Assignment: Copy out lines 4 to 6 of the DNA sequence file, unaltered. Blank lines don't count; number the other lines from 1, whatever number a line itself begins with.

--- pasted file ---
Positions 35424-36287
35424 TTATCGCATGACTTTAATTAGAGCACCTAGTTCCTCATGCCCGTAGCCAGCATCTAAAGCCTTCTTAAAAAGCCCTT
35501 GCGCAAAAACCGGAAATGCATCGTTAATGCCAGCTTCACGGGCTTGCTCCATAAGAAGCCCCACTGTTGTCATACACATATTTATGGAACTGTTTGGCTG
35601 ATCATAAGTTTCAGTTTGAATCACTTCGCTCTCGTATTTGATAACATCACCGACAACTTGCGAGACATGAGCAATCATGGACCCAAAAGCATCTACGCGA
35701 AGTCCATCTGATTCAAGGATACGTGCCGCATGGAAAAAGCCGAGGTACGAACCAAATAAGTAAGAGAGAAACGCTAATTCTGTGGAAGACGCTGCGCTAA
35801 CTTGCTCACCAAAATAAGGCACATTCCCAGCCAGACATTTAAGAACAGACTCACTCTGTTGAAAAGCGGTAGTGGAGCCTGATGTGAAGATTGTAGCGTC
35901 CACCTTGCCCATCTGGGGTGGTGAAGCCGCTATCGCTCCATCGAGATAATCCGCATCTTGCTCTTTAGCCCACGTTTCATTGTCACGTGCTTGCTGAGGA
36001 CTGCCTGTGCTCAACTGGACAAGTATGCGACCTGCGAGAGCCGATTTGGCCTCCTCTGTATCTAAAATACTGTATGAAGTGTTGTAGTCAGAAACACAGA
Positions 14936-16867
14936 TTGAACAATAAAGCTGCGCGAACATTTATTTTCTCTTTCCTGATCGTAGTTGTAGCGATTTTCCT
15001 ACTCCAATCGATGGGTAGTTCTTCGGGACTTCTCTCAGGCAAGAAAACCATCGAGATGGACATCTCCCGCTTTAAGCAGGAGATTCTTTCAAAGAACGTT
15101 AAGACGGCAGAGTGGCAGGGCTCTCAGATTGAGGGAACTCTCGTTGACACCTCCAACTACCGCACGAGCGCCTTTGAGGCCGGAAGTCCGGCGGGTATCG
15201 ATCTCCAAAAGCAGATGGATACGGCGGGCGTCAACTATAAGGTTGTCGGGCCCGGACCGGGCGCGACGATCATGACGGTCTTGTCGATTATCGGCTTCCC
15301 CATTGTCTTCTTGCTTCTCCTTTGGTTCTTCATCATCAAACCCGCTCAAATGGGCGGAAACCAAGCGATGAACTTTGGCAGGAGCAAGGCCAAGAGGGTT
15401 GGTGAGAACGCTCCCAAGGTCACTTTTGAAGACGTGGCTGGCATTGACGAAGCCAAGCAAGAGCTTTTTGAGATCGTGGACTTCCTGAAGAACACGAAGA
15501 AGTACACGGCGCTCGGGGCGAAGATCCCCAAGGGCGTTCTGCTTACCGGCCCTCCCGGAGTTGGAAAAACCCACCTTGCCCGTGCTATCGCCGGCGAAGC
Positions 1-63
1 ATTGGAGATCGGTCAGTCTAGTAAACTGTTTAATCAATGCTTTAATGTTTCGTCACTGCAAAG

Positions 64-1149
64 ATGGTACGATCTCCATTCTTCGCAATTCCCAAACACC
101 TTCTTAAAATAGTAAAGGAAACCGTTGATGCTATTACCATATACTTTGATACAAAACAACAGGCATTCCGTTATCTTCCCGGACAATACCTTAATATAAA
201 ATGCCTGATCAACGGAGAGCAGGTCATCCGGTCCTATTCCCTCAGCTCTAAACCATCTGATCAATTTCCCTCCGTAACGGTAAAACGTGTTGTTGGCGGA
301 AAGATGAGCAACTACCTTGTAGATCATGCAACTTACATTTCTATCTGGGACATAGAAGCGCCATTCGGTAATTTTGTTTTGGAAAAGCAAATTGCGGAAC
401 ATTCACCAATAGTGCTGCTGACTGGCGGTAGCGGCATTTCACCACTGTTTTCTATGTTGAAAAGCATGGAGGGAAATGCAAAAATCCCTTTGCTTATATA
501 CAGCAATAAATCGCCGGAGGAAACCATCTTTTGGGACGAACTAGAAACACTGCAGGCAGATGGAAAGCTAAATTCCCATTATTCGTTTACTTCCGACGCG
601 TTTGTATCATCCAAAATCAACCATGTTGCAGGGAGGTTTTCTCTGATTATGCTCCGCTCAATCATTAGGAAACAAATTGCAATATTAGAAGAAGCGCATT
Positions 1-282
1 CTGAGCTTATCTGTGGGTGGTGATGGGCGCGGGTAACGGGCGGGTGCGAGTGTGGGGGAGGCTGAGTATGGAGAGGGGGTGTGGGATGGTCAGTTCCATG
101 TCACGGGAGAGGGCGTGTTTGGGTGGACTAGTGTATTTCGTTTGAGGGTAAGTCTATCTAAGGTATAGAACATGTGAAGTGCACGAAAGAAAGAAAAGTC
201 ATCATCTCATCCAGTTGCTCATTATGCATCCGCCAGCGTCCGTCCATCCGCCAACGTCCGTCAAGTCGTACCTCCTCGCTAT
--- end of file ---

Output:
35601 ATCATAAGTTTCAGTTTGAATCACTTCGCTCTCGTATTTGATAACATCACCGACAACTTGCGAGACATGAGCAATCATGGACCCAAAAGCATCTACGCGA
35701 AGTCCATCTGATTCAAGGATACGTGCCGCATGGAAAAAGCCGAGGTACGAACCAAATAAGTAAGAGAGAAACGCTAATTCTGTGGAAGACGCTGCGCTAA
35801 CTTGCTCACCAAAATAAGGCACATTCCCAGCCAGACATTTAAGAACAGACTCACTCTGTTGAAAAGCGGTAGTGGAGCCTGATGTGAAGATTGTAGCGTC